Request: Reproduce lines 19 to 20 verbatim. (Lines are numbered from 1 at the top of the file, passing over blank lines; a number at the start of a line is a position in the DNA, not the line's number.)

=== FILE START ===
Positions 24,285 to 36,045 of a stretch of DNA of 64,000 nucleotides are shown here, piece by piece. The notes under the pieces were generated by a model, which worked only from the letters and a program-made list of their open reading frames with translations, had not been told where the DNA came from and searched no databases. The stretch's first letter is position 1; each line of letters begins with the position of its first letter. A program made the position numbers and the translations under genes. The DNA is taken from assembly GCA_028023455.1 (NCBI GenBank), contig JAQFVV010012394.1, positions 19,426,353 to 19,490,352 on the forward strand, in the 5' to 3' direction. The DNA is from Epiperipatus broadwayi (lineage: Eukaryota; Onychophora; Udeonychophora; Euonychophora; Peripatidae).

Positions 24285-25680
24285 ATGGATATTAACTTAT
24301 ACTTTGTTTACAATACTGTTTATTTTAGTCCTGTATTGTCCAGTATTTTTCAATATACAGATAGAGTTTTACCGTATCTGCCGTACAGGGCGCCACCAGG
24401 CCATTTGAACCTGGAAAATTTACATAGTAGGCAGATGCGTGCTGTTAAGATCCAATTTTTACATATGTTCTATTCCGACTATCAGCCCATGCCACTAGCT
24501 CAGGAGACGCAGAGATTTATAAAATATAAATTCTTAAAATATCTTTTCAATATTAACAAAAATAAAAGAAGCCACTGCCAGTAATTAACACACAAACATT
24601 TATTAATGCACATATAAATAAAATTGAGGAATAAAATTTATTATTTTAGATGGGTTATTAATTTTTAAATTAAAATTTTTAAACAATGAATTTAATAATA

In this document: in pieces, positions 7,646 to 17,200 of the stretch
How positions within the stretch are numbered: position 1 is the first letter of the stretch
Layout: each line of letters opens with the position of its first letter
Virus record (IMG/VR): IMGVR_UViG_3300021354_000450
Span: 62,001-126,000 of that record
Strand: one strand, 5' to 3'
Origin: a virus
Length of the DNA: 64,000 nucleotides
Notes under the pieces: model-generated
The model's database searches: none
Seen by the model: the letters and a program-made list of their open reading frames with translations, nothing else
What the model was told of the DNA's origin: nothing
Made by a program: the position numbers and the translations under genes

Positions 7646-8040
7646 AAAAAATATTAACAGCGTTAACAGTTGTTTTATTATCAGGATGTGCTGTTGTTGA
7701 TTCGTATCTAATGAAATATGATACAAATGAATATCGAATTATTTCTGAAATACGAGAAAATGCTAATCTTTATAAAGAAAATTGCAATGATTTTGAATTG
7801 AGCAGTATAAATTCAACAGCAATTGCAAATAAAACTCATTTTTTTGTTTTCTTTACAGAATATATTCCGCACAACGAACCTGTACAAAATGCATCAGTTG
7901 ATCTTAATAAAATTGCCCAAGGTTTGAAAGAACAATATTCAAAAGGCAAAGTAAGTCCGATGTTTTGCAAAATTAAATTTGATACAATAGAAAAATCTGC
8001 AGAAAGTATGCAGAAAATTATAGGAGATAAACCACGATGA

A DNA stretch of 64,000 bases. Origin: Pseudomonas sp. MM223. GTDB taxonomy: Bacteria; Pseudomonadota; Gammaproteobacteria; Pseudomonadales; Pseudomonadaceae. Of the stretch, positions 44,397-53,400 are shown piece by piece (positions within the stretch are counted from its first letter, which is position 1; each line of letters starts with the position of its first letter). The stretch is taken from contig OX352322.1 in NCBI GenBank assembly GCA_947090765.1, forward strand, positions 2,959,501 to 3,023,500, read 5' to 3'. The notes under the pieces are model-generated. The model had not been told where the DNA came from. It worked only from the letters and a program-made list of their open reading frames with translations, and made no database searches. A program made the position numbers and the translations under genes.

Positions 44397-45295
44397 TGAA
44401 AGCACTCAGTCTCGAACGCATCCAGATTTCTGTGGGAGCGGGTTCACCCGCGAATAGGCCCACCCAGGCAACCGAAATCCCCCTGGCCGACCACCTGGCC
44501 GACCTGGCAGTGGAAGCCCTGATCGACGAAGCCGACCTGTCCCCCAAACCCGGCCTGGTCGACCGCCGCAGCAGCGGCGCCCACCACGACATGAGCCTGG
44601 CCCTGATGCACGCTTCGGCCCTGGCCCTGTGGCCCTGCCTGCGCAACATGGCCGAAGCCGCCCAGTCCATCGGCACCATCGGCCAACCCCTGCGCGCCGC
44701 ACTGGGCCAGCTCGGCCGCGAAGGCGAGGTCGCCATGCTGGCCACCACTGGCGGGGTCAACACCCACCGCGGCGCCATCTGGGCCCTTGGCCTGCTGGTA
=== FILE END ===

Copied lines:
What the model was told of the DNA's origin: nothing
Made by a program: the position numbers and the translations under genes